Other herbs, however, like this apple mint are doing brilliantly and are rapidly becoming massive. What's the bet I will regret planting this one directly in the ground? It's in my 'difficult' spot, out in the front garden on the dark south side of the house. Over winter this area gets soggy and almost no sunlight, which I'm hoping will help keep this mint in check.

Unlike the poor potted strawberries above, most of the plants I put out in the front garden are doing very well despite getting minimal water. We get a couple of strawberries a day (so still not the overflowing baskets of berries I dream of), the only issue is trying to get the fruit before the millipedes do.

Still out in the front garden, my new Pineapple quince has seven fruits on it, which leaves me with a dilemma: the tree was only planted over winter (though it is about 6 feet tall). Will it be able to support the fruits? Will they get too heavy and make the slim branches snap? Or will they take too much energy from the baby tree? Should I remove them now, or can I leave them to ripen? Still, one way or another, these fuzzy fruits fill me with joy.

Another delicious 'fruit' I am waiting for is my rhubarb. Also planted in the front garden in amongst the roses, this plant is doing brilliantly and it huge with chunky stems one inch across which I'm eagerly waiting to redden so we can eat it.

Ironically, this teeny tiny unhappy rhubarb is planted only 1m away from the enormous one, and came from the same bag of rootstock! It's so small I had to go poking around in the borage to see if it was still there. Why one plant is 20 times the size of it's brother is a mystery, makes me wonder how different the soil must be even so close by.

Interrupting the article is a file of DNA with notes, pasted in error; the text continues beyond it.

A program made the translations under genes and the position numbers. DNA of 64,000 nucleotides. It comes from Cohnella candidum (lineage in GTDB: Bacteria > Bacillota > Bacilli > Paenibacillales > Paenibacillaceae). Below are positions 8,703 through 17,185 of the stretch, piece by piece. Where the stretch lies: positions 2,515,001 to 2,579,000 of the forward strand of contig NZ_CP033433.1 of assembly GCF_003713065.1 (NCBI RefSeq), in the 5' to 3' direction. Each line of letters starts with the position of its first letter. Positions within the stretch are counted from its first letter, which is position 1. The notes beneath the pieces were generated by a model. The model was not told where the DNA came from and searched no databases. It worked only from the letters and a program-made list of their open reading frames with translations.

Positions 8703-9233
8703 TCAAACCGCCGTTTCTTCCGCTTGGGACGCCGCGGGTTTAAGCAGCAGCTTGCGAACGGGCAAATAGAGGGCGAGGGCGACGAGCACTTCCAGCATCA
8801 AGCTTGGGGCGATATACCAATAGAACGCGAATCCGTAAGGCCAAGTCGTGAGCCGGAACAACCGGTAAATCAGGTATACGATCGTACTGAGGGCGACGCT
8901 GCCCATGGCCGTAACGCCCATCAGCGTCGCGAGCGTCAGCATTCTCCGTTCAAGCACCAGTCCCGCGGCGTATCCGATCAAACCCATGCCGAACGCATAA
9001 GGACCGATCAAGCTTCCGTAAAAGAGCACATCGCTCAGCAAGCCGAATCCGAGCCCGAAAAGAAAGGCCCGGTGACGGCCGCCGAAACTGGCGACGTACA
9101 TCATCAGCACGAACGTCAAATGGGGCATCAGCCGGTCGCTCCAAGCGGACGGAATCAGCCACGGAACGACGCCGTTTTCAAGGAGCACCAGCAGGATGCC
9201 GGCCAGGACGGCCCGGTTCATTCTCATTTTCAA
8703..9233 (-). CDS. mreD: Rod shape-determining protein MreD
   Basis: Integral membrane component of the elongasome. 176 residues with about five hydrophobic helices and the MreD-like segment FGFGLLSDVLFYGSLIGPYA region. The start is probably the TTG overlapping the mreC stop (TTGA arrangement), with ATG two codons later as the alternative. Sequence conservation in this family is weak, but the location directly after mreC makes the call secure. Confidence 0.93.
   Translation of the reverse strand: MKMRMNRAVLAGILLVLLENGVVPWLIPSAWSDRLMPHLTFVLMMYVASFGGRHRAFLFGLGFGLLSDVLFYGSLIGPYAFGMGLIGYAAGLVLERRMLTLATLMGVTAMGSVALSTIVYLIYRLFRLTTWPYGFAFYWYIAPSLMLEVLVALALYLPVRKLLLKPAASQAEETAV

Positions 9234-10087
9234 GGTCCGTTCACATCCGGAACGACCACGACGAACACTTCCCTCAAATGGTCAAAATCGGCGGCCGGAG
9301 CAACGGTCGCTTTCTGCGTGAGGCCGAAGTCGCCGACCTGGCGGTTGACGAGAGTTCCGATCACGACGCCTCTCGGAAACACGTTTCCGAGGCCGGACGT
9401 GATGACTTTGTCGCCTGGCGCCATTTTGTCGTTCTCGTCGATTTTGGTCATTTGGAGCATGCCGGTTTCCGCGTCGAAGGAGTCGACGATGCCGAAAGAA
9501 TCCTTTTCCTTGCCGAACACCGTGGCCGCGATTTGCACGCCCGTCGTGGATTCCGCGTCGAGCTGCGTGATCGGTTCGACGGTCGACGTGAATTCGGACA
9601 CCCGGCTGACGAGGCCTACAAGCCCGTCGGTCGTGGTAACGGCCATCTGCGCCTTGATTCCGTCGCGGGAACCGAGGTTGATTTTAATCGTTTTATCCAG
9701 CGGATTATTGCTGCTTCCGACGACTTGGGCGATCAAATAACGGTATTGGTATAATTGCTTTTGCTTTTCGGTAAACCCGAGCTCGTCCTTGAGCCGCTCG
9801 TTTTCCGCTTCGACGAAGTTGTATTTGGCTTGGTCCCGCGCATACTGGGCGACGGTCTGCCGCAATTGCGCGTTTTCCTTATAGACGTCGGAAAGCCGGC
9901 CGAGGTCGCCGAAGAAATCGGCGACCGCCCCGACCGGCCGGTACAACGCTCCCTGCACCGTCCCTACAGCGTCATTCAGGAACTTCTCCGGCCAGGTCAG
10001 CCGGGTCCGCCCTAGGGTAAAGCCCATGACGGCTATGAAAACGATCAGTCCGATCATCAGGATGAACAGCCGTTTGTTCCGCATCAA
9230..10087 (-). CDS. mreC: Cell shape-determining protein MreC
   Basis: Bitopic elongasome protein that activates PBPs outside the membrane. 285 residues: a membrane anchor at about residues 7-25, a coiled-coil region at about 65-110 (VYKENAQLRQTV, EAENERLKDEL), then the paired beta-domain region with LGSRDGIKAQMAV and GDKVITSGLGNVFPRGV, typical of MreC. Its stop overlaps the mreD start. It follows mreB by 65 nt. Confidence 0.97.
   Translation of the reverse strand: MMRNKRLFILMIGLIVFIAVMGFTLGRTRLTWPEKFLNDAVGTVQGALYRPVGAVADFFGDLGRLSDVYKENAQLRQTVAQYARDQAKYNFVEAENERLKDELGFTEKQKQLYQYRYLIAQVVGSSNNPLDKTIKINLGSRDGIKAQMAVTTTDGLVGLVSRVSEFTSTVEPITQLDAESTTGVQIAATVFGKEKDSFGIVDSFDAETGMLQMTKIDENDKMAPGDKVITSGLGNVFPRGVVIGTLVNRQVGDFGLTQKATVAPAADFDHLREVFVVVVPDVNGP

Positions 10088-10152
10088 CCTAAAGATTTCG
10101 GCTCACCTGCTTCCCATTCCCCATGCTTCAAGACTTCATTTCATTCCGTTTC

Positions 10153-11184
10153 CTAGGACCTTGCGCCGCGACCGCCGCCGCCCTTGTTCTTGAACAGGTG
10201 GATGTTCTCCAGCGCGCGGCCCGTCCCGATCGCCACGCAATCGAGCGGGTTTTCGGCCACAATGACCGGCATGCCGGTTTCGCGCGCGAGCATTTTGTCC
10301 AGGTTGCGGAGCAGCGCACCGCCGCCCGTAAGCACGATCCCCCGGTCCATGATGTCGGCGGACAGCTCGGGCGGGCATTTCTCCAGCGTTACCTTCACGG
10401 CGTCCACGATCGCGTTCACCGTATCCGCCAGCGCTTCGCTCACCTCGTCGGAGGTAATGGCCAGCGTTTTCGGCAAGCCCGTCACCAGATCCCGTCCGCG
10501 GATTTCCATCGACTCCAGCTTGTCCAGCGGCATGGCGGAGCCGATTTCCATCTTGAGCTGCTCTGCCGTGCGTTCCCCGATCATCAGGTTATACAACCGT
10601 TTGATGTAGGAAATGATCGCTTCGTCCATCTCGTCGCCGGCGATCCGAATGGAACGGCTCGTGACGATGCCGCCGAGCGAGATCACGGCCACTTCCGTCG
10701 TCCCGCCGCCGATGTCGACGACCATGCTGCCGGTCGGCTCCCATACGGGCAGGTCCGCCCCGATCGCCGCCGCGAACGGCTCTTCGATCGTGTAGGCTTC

Along the fence by the rose garden, facing west, is my banana passionfruit. It was one of the first plants I planted when we bought our house. I have childhood memories of eating these passionfruit when I was a child out of a family-friend's backyard. In the last 18 months it has grown enormously but still not a single flower has ever grown on it. Does anyone have any idea how long a passionfruit vine normally takes to flower? I have read that an excess of nitrogen with inhibit flowering (the vines will make leaves instead), but to be honest I'm a bit slack with fertilizing so I don't know if that is an issue or not.

And lastly, a little promise for the future: the raspberries planted all along the above fence. These babies I dug out of MIL's garden over winter. I had perhaps 10 plants all together. A couple have been lost since I planted them out, but most have survived and while they are small I am hopeful that they will be as wonderful as they are in their 'homeland,' here at MIL's. I don't know what variety they are, but I do know they are delicious.

Happy weekend gardening, all!

Next post: a bit of a floral update.

1 comment:

Malay-Kadazan girl said...

I gave up with labelling sticks since my toddler will just pull it out. So I write with marker at the side of styrafoam box. I am trying to grow tigger as well this year. Looks like many of your plants survived well after one month alone in the garden.